DeKalb schools opposition firm on rerouting school taxes

Developers and some government officials are engaged in a political disagreement with the DeKalb County School District over its refusal to give up future tax income to help rebuild Doraville’s shuttered and demolished GM plant into a mixed-use development.

New DeKalb Superintendent Steve Green says schools need the money during this critical time of rebuilding a troubled system, but business interests and some state officials argue that redeveloping the site is critical to the county’s economic future. The impasse has stirred up political arguments, with Green saying one piece of state legislation introduced by DeKalb’s Rep. Tom Taylor, R-Dunwoody, is aimed at punishing the schools.

House Bill 969 seeks to cut DeKalb school funding by about $56 million annually by reducing the amount of money the school system collects in taxes.

"Today, after much work, we have finances under control with fiscal integrity … but our system remains at a crucial stage of recovery," Green writes in an op-ed submitted to the Atlanta Journal-Constitution. "We still need resources to address aging classrooms, teacher pay, safety, and support services. Now, we face a new — apparently politically motivated — obstacle."

Taylor said his legislation has nothing to do with the district's refusal to participate in the Doraville tax allocation district. Instead, it's making right a 30-year oversight from when the district operated DeKalb Junior College (now Georgia Perimeter College). DeKalb was allowed to have a higher tax rate for schools of 23.73 mills to help pay for the junior college. The Board of Regents of the University System of Georgia took over the junior college in 1986, and Taylor said the school system should now be limited like most other districts to 20 mills.

“Looking at that, that’s a lot of money that DeKalb County has had, yet it has consistently failed to meet the 65-percent (rule for spending on classroom needs.),” Taylor said. “Their classroom costs have been flat, but their administrative costs have been (rising). It’s billions of dollars that have basically been squandered.”

The Doraville tax allocation district would work this way: schools and local governments would agree to collect only the property taxes the 165-acre site now produces for the next 25 years. For schools, that is about $1 million yearly. The developers would start building on the site — a proposed mix of housing, offices, retail and businesses. The increase in property taxes as values increased would not go to schools, DeKalb County and Doraville, but to pay off up to $247 million in bonds that would be issued to pay for the infrastructure the developers want before starting.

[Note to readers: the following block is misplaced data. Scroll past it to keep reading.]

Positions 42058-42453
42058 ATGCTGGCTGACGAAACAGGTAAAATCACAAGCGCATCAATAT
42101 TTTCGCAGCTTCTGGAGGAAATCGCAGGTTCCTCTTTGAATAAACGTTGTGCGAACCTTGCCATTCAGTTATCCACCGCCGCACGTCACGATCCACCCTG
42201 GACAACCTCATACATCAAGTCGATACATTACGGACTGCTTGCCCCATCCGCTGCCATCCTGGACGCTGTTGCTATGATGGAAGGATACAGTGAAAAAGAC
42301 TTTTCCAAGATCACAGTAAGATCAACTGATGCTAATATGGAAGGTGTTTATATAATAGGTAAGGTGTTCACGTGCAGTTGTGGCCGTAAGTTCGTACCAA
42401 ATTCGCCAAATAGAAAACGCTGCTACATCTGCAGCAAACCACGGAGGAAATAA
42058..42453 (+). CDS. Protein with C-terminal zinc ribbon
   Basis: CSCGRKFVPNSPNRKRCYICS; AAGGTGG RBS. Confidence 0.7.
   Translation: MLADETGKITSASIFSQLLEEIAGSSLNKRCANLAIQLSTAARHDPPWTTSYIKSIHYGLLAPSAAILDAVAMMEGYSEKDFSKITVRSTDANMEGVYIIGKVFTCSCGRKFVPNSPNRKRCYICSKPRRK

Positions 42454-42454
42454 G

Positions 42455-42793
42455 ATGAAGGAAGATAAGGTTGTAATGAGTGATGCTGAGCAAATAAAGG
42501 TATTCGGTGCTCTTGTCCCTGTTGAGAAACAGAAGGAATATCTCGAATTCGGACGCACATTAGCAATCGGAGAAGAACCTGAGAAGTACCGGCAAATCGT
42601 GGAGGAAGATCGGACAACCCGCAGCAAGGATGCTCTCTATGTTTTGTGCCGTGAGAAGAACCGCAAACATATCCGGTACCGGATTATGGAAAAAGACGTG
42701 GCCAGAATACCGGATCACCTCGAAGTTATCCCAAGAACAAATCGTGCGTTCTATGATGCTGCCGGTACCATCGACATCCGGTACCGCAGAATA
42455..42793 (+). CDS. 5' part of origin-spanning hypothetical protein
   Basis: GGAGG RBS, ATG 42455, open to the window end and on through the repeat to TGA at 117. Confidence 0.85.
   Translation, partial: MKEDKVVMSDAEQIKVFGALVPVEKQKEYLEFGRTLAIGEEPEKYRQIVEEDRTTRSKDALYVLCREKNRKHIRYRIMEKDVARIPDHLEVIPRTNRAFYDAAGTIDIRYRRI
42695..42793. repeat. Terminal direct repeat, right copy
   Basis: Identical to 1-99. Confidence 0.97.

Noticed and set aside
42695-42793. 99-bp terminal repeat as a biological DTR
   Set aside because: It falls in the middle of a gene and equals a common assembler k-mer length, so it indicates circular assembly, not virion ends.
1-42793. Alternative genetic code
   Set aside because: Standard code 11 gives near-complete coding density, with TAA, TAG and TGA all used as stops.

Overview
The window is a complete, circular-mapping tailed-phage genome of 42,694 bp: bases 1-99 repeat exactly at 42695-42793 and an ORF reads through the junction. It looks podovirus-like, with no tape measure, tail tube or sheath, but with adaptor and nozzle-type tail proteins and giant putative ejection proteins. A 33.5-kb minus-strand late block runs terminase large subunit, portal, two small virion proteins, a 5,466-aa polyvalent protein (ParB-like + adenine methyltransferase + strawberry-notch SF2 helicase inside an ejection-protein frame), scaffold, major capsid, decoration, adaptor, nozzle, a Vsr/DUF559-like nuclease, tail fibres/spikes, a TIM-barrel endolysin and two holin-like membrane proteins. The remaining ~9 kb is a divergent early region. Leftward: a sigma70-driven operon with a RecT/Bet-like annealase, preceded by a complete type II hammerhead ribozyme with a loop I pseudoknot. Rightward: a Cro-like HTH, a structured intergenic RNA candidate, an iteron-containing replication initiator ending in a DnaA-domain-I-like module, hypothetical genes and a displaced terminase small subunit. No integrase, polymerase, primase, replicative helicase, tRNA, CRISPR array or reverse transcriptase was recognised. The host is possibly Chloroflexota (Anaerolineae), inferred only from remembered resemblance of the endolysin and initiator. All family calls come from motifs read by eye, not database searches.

Other agreements can be written into TAD's, such a guarantees of minimum tax income or extra payments to a government entity to offset some of the lost income.

The City of Doraville, which contains the site, has agreed to the TAD. DeKalb County commissioners have also agreed, with the caveat that they would participate if the school district agreed to join.

If the project were to continue without school board backing, developers would be forced to downsize — or abandon — their plans.

TADs have been successful funding mechanisms for infrastructure at Atlantic Station and for the Beltline, though the latter has been at the center of a dispute over missed payments from the city of Atlanta to Atlanta Public Schools, which concerns Green.

Green believes educating children who could grow up and enter the workforce and attract businesses is among the district’s best ways of contributing to development.

He cited several factors in his decision to not participate, including the fact that repayment is not guaranteed, and that while the school district would put up half the money for the TAD, it would have just two of nine seats on an overseeing board. He expected the project could cost the public as much as $600 million after bond repayments.

Green, in the opinion piece, also said his research shows that not all TADs work out, and the recent problems between Atlanta and Atlanta Public Schools over the Beltline TAD make him wary. The city was unable to fulfill it’s agreement for payment of tens of millions of dollars to the school.

However, the Doraville TAD is set up differently than that deal, with no guaranteed extra payments to schools.

Luke Howe, the economic development director for the city of Doraville, said the Doraville TAD is one of the more secure agreements in which the school district could participate. A group of well-known developers are already in place with the project with expectations clear on what will be created.

The jobs created during construction and after development would help the local economy, and in the long term, schools and local governments would benefit, proponents argue.

“In this case, we know what we’re going to do,” he said.